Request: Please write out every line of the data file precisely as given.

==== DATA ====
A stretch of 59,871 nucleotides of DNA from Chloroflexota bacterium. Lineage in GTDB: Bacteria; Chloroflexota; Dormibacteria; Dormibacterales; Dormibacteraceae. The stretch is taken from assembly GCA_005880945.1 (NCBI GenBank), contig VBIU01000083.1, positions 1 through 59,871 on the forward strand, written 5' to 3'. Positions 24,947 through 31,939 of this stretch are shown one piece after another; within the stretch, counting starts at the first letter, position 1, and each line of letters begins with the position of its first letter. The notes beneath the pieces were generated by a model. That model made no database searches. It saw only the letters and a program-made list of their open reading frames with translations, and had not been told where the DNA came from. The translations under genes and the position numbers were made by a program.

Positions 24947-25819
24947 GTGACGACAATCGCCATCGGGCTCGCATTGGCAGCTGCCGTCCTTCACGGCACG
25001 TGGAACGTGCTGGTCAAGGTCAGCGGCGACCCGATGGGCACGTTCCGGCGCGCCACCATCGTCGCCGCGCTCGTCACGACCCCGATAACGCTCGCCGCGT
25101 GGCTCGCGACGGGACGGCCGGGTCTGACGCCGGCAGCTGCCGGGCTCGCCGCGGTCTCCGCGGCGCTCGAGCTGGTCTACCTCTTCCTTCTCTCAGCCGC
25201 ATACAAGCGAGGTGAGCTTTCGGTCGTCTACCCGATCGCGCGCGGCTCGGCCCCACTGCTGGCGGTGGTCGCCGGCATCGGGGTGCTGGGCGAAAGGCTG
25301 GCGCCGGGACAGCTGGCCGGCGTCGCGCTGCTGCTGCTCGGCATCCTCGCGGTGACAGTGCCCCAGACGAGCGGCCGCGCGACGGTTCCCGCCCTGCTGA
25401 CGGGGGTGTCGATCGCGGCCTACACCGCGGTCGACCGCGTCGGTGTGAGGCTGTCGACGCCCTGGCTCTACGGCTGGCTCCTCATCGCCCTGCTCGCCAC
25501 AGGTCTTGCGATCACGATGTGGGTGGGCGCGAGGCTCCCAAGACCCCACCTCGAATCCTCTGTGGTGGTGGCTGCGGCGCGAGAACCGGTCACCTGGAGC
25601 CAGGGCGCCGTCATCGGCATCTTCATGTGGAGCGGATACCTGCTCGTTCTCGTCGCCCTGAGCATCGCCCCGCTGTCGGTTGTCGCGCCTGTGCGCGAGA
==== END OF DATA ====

A stretch of 59,871 nucleotides of DNA from Chloroflexota bacterium. Lineage in GTDB: Bacteria; Chloroflexota; Dormibacteria; Dormibacterales; Dormibacteraceae. The stretch is taken from assembly GCA_005880945.1 (NCBI GenBank), contig VBIU01000083.1, positions 1 through 59,871 on the forward strand, written 5' to 3'. Positions 24,947 through 31,939 of this stretch are shown one piece after another; within the stretch, counting starts at the first letter, position 1, and each line of letters begins with the position of its first letter. The notes beneath the pieces were generated by a model. That model made no database searches. It saw only the letters and a program-made list of their open reading frames with translations, and had not been told where the DNA came from. The translations under genes and the position numbers were made by a program.

Positions 24947-25819
24947 GTGACGACAATCGCCATCGGGCTCGCATTGGCAGCTGCCGTCCTTCACGGCACG
25001 TGGAACGTGCTGGTCAAGGTCAGCGGCGACCCGATGGGCACGTTCCGGCGCGCCACCATCGTCGCCGCGCTCGTCACGACCCCGATAACGCTCGCCGCGT
25101 GGCTCGCGACGGGACGGCCGGGTCTGACGCCGGCAGCTGCCGGGCTCGCCGCGGTCTCCGCGGCGCTCGAGCTGGTCTACCTCTTCCTTCTCTCAGCCGC
25201 ATACAAGCGAGGTGAGCTTTCGGTCGTCTACCCGATCGCGCGCGGCTCGGCCCCACTGCTGGCGGTGGTCGCCGGCATCGGGGTGCTGGGCGAAAGGCTG
25301 GCGCCGGGACAGCTGGCCGGCGTCGCGCTGCTGCTGCTCGGCATCCTCGCGGTGACAGTGCCCCAGACGAGCGGCCGCGCGACGGTTCCCGCCCTGCTGA
25401 CGGGGGTGTCGATCGCGGCCTACACCGCGGTCGACCGCGTCGGTGTGAGGCTGTCGACGCCCTGGCTCTACGGCTGGCTCCTCATCGCCCTGCTCGCCAC
25501 AGGTCTTGCGATCACGATGTGGGTGGGCGCGAGGCTCCCAAGACCCCACCTCGAATCCTCTGTGGTGGTGGCTGCGGCGCGAGAACCGGTCACCTGGAGC
25601 CAGGGCGCCGTCATCGGCATCTTCATGTGGAGCGGATACCTGCTCGTTCTCGTCGCCCTGAGCATCGCCCCGCTGTCGGTTGTCGCGCCTGTGCGCGAGA